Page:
So good they named it twice.
It was English John, a 70-something stranger to the joys of salty mud and free wifi, who bemoaned the lack of things to do on a free day at the Dead Sea resort. I put it to him at the end of our first day that a free day in Jerusalem was a different proposition and he emphatically agreed.
Jerusalem is one of those great cities, like London, Rome, Athens, Paris, Vienna, Berlin or New York (and pardon me if I’ve left out your own personal favourite) of which you could paraphrase Samuel Johnson and say ‘If a man (or a woman!) is tired of Jerusalem he (or she!) is tired of life.’
We drove in through the West Bank from the Jordanian border, through a landscape so dry you wonder how it could ever be productive, but it is, through the use of underground aquifers and desalination for irrigation.
Apparently dates are a good earner for the Palestinians.
New guide Adel pointed out Palestinian ‘villages’ and Jewish settlements, but they mostly all seemed to look like this (above) – everything mid-rise and built of these pale rocks and clay…..
…except for these rough camps which Adel said belong to Palestinian bedouins who’ve apparently abandoned tents for slightly more permanent corrugated iron.
Adel, incidentally, is not the straightforward Jewish Israeli I assumed he’d be on first meeting. He’s a Muslim Palestinian Arab, born and living in Jerusalem, holding a Jordanian passport and an Israeli ID who could apply for Israeli citizenship if he chose but already enjoys all the advantages of residence in Israel. He has three daughters – Noor, Leen and Mariam, and a teenage son called Joseph, an interesting cross-cultural mix of names, I think. His oldest daughter is at university, the youngest is a baby. He showed us photos of his children (all staggeringly beautiful with creamy skin and dark eyes) and is obviously intensely proud of them. He talked freely about the situation in the West Bank, the lives of the Palestinians and the political history of Israel and I gather we were getting fair reportage. I’ve gotta hand it to him for being able to do so without seeming partisan. He was a very knowledgeable and helpful man and I liked him very much.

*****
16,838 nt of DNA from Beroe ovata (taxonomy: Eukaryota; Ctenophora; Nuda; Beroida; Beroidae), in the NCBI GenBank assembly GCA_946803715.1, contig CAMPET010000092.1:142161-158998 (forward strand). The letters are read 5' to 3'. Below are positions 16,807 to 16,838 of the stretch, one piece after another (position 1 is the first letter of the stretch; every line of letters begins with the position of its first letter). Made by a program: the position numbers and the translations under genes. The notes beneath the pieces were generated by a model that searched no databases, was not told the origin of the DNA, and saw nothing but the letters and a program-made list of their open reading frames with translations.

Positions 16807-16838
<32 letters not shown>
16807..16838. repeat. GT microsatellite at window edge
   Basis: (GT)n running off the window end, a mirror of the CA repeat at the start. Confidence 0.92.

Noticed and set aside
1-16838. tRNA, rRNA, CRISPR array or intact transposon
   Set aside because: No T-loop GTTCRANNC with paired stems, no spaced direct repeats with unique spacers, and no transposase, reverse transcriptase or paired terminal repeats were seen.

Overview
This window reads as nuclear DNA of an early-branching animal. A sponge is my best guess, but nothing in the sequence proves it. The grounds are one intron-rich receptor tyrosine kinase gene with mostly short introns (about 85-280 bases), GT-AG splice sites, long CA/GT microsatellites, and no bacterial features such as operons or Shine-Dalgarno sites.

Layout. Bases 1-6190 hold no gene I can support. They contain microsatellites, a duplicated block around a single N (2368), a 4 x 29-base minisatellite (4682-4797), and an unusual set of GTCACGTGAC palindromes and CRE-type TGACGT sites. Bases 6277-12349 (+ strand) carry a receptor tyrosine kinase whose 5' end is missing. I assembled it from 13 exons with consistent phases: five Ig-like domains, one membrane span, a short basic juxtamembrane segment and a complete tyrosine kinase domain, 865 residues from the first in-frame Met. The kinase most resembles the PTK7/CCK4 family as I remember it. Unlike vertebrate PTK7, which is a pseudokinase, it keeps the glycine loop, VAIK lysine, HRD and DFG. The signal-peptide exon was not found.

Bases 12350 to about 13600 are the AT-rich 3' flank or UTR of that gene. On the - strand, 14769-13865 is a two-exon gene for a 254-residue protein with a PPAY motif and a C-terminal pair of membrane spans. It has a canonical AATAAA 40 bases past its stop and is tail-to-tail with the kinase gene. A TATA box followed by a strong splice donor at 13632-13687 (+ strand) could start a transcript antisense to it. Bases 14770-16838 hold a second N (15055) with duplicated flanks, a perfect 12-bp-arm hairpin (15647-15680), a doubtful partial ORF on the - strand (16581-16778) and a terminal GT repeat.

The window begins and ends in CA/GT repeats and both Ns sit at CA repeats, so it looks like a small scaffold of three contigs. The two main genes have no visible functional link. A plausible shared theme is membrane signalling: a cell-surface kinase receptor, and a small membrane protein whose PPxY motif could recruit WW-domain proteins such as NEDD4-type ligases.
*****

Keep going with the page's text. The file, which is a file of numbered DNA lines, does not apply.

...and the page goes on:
Next to him, incidentally, is Jean, one of the Canadian girls. Because we arrived on the Sabbath, we were told we may not be able to check in to our hotel rooms till after sundown. I’m not sure why, because the front desk was (under)staffed and there were cleaners at work when we arrived about lunchtime. I was one of the lucky ones and was handed my room key straight away. The Canadian girls, Jean and Susan, didn’t get their room till after 7pm! They did have a crash on someone else’s bed (not mine – I was off and out as soon as I could dump my stuff so I didn’t know about their plight) during the afternoon but otherwise stuck it out in the crowded tiny lobby where hordes of mainly Italian tourists were also scrabbling for rooms and the attention of the overworked girl at the desk.